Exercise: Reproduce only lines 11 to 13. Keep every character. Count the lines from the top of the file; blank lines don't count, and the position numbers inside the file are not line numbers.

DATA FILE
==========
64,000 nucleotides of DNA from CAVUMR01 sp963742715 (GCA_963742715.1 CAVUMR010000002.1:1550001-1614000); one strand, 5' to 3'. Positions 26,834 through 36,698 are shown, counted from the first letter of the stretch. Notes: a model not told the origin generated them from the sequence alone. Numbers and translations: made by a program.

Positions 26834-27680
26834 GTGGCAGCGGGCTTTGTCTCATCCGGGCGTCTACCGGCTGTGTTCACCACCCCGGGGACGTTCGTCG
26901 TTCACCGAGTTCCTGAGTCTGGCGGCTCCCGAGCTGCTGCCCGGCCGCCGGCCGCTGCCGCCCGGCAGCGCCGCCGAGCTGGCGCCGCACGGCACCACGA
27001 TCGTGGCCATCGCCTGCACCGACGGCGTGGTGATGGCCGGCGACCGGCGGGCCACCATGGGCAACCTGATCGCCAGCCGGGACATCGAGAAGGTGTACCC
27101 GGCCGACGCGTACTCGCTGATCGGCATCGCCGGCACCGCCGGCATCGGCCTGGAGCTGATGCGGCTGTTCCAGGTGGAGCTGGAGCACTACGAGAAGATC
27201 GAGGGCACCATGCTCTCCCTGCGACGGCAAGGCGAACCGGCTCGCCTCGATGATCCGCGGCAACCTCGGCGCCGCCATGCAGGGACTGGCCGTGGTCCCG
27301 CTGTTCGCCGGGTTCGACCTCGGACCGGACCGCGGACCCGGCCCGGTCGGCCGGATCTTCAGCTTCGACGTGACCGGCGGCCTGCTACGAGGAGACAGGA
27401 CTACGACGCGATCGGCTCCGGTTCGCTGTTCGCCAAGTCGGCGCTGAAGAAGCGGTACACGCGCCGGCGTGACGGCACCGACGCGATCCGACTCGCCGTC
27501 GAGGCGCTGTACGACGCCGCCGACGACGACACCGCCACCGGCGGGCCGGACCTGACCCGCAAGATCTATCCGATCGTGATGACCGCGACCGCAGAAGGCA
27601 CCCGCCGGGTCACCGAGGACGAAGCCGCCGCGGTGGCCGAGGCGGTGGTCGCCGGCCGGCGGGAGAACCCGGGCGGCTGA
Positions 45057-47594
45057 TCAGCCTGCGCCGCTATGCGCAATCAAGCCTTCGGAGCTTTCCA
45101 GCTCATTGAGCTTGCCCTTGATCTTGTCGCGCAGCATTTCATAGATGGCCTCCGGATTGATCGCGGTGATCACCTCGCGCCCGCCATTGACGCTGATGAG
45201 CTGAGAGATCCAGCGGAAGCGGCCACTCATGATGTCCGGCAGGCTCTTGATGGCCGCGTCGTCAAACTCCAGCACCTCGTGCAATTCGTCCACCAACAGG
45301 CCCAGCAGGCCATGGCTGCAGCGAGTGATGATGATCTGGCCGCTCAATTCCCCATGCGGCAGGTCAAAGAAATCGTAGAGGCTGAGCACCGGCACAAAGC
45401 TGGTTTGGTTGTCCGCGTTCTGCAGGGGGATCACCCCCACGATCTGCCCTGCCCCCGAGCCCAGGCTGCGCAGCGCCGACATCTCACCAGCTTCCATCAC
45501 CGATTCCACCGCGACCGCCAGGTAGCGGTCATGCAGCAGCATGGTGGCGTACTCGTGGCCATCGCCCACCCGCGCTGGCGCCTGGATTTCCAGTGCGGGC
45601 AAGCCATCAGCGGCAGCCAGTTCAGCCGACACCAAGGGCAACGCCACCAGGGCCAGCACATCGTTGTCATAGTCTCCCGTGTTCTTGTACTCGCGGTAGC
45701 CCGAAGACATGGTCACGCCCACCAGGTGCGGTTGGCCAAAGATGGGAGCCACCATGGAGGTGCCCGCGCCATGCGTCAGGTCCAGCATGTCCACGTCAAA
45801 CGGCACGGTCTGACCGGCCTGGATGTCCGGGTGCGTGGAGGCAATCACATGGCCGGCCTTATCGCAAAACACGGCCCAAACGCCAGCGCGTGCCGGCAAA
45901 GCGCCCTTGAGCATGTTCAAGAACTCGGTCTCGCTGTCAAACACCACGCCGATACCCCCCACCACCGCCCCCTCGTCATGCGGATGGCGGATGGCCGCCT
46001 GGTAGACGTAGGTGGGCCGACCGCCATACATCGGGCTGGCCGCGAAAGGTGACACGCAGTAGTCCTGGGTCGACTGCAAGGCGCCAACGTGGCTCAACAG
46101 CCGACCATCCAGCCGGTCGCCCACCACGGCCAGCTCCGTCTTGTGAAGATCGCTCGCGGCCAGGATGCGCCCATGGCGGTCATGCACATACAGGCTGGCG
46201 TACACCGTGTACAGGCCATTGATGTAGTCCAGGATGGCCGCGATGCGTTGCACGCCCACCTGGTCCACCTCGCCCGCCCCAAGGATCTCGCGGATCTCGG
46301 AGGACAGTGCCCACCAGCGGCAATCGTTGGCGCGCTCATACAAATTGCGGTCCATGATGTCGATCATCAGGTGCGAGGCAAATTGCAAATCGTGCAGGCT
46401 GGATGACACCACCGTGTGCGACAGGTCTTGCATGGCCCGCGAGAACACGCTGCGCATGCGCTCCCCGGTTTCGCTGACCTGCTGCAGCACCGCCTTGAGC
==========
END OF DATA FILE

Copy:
27601 CCCGCCGGGTCACCGAGGACGAAGCCGCCGCGGTGGCCGAGGCGGTGGTCGCCGGCCGGCGGGAGAACCCGGGCGGCTGA
Positions 45057-47594
45057 TCAGCCTGCGCCGCTATGCGCAATCAAGCCTTCGGAGCTTTCCA